Microsoft and Nvidia team up to train one of the world’s largest language models

Microsoft and Nvidia today announced that they trained what they claim is the largest and most capable AI-powered language model to date: Megatron-Turing Natural Language Generation (MT-NLP). The successor to the companies’ Turing NLG 17B and Megatron-LM models, MT-NLP contains 530 billion parameters and achieves “unmatched” accuracy in a broad set of natural language tasks, Microsoft and Nvidia say — including reading comprehension, commonsense reasoning, and natural language inferences.

“The quality and results that we have obtained today are a big step forward in the journey towards unlocking the full promise of AI in natural language. The innovations of DeepSpeed and Megatron-LM will benefit existing and future AI model development and make large AI models cheaper and faster to train,” Nvidia’s senior director of product management and marketing for accelerated computing, Paresh Kharya, and group program manager for the Microsoft Turing team, Ali Alvi wrote in a blog post. “We look forward to how MT-NLG will shape tomorrow’s products and motivate the community to push the boundaries of natural language processing (NLP) even further. The journey is long and far from complete, but we are excited by what is possible and what lies ahead.”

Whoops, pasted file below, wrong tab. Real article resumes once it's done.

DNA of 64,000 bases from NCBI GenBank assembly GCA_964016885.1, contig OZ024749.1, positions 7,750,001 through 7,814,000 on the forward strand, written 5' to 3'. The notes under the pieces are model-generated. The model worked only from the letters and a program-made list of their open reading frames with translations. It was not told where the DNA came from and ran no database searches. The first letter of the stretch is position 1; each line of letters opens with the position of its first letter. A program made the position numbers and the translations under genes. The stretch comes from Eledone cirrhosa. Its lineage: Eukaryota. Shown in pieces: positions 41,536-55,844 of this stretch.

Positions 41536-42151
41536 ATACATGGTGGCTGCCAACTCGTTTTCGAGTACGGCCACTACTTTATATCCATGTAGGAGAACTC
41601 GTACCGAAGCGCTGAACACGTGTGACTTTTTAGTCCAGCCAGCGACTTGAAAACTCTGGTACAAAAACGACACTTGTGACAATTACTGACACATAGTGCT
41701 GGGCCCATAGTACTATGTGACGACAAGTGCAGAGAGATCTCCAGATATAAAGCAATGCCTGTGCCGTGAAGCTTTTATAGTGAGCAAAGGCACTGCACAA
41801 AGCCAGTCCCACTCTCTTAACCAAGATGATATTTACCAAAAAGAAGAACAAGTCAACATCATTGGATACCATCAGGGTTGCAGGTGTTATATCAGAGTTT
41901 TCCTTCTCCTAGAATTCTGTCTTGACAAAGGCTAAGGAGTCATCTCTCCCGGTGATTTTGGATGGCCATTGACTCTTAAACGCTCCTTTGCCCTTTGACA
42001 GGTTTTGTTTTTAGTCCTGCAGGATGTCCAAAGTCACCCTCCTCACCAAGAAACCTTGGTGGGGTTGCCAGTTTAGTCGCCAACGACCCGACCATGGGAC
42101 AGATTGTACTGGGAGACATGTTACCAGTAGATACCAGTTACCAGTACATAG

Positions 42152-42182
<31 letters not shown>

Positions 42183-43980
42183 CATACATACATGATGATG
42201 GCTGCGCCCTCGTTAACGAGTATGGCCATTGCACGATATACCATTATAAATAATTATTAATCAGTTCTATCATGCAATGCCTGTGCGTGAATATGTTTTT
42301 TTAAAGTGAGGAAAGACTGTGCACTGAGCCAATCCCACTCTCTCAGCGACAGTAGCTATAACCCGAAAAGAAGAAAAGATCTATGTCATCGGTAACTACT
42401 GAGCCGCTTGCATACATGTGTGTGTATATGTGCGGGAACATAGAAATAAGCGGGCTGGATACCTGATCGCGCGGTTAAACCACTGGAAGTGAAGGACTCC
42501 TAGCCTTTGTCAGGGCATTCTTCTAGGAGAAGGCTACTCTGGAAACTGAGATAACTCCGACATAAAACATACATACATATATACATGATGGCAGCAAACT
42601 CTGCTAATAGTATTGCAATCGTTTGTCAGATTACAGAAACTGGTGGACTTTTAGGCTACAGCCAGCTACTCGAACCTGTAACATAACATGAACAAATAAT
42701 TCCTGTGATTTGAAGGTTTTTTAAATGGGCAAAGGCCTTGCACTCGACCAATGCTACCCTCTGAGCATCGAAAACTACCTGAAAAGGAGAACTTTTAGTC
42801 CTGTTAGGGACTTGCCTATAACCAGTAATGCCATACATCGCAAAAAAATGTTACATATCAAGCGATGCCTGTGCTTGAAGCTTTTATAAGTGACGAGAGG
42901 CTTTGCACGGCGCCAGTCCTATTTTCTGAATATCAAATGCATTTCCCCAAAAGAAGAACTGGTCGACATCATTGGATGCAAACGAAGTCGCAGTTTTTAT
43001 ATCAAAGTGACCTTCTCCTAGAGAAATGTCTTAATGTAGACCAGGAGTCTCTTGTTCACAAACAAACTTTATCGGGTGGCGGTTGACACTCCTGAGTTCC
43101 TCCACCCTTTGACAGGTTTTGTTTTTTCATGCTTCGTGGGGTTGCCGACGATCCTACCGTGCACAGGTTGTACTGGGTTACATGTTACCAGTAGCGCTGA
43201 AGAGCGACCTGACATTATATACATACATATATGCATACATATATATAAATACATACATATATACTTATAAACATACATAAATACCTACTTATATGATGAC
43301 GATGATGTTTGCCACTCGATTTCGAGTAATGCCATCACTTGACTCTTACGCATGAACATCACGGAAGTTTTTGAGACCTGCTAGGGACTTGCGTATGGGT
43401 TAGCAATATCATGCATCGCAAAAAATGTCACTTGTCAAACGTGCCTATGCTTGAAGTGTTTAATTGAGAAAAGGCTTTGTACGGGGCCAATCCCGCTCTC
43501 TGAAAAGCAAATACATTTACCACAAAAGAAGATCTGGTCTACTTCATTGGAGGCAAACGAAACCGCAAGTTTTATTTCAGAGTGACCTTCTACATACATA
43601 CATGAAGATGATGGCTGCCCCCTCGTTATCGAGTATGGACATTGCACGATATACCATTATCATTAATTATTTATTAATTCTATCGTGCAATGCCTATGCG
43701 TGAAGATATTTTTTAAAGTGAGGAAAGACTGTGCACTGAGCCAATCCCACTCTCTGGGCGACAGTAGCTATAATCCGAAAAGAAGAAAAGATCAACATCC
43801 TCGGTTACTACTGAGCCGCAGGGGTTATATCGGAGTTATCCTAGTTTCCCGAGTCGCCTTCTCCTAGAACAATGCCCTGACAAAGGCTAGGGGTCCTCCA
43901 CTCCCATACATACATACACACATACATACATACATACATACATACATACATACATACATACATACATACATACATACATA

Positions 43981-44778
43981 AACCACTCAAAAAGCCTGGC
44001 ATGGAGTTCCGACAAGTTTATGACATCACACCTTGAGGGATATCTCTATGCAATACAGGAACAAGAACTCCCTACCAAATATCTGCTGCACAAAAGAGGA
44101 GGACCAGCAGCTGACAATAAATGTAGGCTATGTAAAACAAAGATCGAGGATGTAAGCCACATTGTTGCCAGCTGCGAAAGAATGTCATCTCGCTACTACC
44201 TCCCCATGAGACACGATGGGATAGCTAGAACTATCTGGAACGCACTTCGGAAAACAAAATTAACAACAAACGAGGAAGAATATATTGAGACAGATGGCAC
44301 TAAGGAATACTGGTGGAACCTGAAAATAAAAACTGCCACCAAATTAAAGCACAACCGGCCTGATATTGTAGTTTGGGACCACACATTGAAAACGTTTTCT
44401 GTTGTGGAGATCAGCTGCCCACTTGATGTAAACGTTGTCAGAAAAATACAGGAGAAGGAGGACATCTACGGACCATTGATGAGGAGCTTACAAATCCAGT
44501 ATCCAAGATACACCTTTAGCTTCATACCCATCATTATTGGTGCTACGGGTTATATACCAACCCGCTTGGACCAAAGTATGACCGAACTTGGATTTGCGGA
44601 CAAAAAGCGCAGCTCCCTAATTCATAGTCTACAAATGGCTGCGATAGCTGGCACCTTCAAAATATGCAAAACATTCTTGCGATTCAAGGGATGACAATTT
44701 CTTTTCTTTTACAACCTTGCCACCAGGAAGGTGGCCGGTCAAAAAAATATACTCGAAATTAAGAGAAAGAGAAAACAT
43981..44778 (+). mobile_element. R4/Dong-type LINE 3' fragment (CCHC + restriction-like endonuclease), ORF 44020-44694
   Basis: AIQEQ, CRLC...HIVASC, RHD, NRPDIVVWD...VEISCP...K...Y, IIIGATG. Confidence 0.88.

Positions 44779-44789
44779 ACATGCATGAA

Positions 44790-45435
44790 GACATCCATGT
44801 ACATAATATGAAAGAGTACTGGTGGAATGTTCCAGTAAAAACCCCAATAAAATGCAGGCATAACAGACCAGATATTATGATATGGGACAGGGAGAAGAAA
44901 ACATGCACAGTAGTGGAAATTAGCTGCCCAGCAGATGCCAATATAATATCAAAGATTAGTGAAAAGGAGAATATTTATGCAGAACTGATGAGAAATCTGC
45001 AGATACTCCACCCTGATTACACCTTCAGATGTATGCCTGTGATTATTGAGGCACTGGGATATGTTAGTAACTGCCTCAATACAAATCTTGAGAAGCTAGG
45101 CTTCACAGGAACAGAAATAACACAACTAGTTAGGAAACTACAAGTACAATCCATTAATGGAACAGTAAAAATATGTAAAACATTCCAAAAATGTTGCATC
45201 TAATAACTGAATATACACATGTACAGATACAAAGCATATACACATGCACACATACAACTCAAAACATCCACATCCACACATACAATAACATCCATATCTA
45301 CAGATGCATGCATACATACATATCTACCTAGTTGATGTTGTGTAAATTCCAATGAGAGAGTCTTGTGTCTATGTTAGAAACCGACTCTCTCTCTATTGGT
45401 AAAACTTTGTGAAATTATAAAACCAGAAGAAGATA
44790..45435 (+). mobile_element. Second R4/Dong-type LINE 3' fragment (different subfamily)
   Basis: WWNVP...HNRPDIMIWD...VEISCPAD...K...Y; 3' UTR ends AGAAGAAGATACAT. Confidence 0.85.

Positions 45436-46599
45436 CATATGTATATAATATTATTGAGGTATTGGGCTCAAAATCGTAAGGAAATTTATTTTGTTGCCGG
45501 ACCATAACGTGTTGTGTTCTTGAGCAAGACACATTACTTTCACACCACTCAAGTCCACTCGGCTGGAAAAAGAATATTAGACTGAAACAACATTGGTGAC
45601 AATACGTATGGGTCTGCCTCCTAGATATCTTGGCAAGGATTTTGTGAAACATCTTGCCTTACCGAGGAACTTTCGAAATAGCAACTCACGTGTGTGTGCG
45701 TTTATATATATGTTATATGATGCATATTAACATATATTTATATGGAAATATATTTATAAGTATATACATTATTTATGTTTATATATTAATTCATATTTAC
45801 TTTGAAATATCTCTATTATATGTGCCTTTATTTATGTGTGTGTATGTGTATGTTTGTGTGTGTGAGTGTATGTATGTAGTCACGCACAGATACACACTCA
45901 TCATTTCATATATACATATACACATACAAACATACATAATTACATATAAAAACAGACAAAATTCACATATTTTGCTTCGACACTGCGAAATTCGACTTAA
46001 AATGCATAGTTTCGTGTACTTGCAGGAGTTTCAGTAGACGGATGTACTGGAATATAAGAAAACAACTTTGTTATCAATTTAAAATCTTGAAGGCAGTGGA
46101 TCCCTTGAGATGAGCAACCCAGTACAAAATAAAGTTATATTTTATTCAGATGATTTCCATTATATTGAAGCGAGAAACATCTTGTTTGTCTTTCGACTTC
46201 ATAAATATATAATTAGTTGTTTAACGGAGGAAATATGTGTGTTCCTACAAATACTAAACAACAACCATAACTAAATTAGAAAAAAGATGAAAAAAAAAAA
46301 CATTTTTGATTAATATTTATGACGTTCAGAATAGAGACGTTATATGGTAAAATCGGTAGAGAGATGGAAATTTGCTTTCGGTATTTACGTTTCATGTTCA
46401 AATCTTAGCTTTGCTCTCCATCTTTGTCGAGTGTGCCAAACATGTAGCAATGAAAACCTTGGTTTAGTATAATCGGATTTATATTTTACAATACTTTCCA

Training massive language models

In machine learning, parameters are the part of the model that’s learned from historical training data. Generally speaking, in the language domain, the correlation between the number of parameters and sophistication has held up remarkably well. Language models with large numbers of parameters, more data, and more training time have been shown to acquire a richer, more nuanced understanding of language, for example gaining the ability to summarize books and even complete programming code.

To train MT-NLG, Microsoft and Nvidia say that they created a training dataset with 270 billion tokens from English-language websites. Tokens, a way of separating pieces of text into smaller units in natural language, can either be words, characters, or parts of words. Like all

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